Beginning Pole Vault Formulas
By: Jan Johnson,
Sky Jumpers Vertical Sports Club
6505 Santa Cruz Atascadero,
1. Grass Vaulting the first step in the progression
Selecting the proper
starting grip is very important for learning the beginning drill
sequence. Selecting a grip that is too high will make it impossible
to learn the most efficient take off technique. Once the proper
starting grip has been establish, don't hesitate to progress quickly
to the optimum grip, by raising hands in 2" or 3" increments, until
he correct amount of pole speed is obtained. For the purposes of
learning the grass vaulting sequence outlined below, start by gripping
the pole only as high as you can grip with your top hand when the
pole plug is between your feet.
head carry tip taps. Walking and jogging carrying
pole over head tapping the pole plug on the ground with the contact
with each left foot contact. Tap the plug directly in of your take
of foot so that your arms are extended directly over head.
carry and planting mechanics featuring: high hands low
tip. Pushing pole slightly forward and then up so that hand are
under pole on penultimate step. Pushing pole straight up for arms
extended position prior to pole tip passing the front of the planting
3. Over head carry: jumping
over pole plug with top hand extended over head at take off, using
a three left run.
4. Jump Over's Gradually
raise your grip so that the pole plug barely brushes ground as pole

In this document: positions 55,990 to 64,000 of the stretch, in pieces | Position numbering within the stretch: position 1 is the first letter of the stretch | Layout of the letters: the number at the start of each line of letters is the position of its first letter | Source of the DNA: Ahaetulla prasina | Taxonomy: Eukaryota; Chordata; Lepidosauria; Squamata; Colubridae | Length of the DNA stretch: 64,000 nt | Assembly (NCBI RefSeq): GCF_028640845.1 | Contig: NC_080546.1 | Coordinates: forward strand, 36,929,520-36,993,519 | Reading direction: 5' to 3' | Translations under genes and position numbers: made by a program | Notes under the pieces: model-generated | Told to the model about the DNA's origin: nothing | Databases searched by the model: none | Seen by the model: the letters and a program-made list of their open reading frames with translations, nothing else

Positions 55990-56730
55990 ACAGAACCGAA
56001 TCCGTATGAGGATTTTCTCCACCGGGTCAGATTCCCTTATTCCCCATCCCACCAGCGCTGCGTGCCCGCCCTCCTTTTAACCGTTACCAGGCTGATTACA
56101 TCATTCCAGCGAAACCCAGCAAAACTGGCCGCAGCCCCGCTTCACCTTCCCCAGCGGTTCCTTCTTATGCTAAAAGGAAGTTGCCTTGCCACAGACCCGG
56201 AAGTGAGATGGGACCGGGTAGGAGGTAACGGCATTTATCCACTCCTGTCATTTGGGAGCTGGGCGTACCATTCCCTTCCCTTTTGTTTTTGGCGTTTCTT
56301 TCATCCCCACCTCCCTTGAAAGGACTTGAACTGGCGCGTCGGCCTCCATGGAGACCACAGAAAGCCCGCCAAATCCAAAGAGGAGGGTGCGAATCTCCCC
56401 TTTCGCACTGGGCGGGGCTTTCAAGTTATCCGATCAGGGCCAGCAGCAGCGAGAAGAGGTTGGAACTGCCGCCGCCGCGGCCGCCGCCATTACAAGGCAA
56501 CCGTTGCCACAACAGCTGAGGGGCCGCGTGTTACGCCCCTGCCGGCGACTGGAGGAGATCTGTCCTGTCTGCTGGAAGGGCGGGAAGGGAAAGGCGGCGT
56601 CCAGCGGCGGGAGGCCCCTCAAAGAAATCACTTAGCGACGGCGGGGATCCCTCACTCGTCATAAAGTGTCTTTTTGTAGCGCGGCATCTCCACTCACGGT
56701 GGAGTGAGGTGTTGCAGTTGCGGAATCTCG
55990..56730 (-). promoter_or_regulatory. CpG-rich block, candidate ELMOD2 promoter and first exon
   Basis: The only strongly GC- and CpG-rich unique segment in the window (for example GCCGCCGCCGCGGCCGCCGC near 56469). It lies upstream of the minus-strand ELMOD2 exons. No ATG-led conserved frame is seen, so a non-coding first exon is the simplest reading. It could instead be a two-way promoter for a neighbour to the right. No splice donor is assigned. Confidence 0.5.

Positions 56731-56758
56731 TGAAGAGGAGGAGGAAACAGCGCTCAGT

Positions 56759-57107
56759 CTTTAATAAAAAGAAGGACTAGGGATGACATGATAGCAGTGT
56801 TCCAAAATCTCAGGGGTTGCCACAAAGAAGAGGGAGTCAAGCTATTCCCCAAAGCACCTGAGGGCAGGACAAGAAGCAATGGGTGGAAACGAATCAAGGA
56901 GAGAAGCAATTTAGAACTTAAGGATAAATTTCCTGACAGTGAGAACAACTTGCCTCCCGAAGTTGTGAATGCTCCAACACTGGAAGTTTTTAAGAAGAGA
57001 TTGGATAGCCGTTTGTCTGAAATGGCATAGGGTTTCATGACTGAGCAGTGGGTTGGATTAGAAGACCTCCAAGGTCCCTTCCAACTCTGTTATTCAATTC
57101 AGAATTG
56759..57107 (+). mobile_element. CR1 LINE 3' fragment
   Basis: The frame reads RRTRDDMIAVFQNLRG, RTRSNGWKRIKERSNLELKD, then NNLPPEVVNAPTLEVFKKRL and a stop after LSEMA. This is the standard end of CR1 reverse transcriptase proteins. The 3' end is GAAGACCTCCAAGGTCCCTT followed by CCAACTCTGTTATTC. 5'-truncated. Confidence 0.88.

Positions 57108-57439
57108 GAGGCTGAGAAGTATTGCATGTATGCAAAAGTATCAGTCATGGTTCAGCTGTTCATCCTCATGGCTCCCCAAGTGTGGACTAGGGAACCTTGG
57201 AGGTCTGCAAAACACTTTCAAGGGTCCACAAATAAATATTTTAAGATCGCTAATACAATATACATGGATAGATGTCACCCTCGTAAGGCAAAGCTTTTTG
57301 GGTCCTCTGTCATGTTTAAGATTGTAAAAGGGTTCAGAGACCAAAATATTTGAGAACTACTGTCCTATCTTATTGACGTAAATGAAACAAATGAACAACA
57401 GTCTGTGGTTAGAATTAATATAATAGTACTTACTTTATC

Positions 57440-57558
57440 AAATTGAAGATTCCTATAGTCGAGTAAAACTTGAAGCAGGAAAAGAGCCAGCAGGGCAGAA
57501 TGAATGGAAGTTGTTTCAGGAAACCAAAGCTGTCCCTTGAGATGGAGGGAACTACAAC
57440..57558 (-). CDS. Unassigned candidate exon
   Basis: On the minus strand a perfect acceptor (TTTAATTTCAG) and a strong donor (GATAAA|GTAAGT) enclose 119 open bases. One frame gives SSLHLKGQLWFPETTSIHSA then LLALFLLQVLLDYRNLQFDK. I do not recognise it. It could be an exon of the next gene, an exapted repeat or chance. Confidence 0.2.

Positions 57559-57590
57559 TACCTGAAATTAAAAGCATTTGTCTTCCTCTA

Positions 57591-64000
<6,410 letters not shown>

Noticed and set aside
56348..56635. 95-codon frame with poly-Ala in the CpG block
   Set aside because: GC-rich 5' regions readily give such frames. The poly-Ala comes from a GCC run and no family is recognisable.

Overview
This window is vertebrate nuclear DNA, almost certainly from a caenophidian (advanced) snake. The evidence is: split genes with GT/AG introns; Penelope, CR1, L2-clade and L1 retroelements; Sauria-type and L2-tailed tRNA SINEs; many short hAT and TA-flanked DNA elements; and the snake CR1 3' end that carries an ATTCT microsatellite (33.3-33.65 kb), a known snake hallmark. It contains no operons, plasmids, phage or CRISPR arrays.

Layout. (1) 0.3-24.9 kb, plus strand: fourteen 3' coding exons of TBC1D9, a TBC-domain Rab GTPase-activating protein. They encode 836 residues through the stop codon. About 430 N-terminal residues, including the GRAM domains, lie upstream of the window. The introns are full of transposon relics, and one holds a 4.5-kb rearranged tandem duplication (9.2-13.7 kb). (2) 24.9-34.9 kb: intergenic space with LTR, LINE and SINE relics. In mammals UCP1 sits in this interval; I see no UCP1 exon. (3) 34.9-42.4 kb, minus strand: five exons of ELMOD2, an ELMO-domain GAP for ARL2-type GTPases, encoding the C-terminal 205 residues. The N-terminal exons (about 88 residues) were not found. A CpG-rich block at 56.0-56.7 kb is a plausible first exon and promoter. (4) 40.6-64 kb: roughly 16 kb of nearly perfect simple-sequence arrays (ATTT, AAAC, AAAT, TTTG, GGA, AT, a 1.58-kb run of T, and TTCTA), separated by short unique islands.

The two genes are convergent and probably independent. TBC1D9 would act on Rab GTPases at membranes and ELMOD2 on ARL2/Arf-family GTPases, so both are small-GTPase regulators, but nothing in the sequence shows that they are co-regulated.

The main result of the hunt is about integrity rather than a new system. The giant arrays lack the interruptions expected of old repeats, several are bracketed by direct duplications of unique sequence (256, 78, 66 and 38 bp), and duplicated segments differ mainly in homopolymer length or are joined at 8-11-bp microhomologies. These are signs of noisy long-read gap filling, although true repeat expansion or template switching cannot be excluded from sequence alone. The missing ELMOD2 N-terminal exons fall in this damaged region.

Emphasis on high hands at take-off, jumping up at take-off, and
staying right side up after take-off.
from 3 lefts on grass with standing grip.
1. Carrying pole
parallel to ground.
2. Shifting hands with the contact of the second left so
that arms are extended up over head prior to take-off.
3. Gradually raising grip so that pole tip barely brushes
ground as pole rows under.
4. Emphasis on jumping up, extended arms and staying right
5. Emphasis on not over driving the right knee, and at the
same time keeping the trail leg down and back.
***Best done in practice everyday as part of warm-up prior to vaulting.
2. Short Run Vaulting with no bend in the pole.
Start by vaulting from
a run of 3 lefts on to the pads using a grip of standing grip plus
two feet. Gradually raise grip so that optimum pole speed is achieved.
Learn the following drills and skills:
1. Stays Downs:
Staying right side up and landing in the center of the pads in swing
2. Swing to L: Keeping straight trail leg and not allowing
shoulders to roll back. Landing on the pads in seated L position.
3. Swing Ups: Taking off with high hands, swinging straight
trail leg up so that entire body is upside down position next to
hand grip on the pole.
4. Swing and shoot the turn: This is an entire short run
vault with no bend in the pole.
5. When technique is good from three lefts and the following
criteria have been met then move to a five left approach.
a. The vaulter with no bend in the pole can take off directly
below or slightly out side his or her top hand grip.
b. The vaulter is able to select a appropriate hand hold
which allows him or her to land safely in the center of the landing
pads with hips contacting the pads 3-6 feet directly behind the
back of the planting box. 9 out of 10 times.
c. The vaulter can complete a successful full vault with
no bend in the pole gripping the pole 3 feet above his/her standing
d. The vaulter can swing a straight trail leg into the shoot
e. The vaulter can turn over and finish 6 out of ten jumps
in the tummy to the bar position landing in the center of the landing
pad 3-6 feet behind the back of the box.
A Standard 3 lefts starting distances from back of box
footed start distance
foot start distance
assume vaulters of average athletic ability and aggressive starting
B Standard one left distance adjustments based upon body height
for vaulters of average abilities.
Use the above table to
add or subtract length to your vaulters approach, without having
to run steps back. Keep in mind that by adding approach distance
(lefts) you are increasing speed, by subtracting distance you are